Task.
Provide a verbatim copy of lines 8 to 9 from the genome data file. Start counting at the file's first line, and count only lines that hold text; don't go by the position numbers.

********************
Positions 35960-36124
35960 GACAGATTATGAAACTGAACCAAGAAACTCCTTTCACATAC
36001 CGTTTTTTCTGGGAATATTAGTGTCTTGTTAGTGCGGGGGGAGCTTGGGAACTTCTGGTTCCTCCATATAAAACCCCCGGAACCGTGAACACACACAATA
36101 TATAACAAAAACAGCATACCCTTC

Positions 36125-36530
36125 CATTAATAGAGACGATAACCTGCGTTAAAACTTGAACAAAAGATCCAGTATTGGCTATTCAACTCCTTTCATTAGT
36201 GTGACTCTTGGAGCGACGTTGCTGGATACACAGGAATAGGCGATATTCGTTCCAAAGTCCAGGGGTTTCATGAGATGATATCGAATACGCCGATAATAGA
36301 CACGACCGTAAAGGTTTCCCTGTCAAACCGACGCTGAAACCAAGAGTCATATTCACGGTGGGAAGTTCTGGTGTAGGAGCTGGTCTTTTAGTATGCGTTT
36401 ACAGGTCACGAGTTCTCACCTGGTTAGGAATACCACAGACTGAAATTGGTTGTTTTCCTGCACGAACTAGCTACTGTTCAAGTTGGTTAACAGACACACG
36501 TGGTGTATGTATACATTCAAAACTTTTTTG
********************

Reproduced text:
36301 CACGACCGTAAAGGTTTCCCTGTCAAACCGACGCTGAAACCAAGAGTCATATTCACGGTGGGAAGTTCTGGTGTAGGAGCTGGTCTTTTAGTATGCGTTT
36401 ACAGGTCACGAGTTCTCACCTGGTTAGGAATACCACAGACTGAAATTGGTTGTTTTCCTGCACGAACTAGCTACTGTTCAAGTTGGTTAACAGACACACG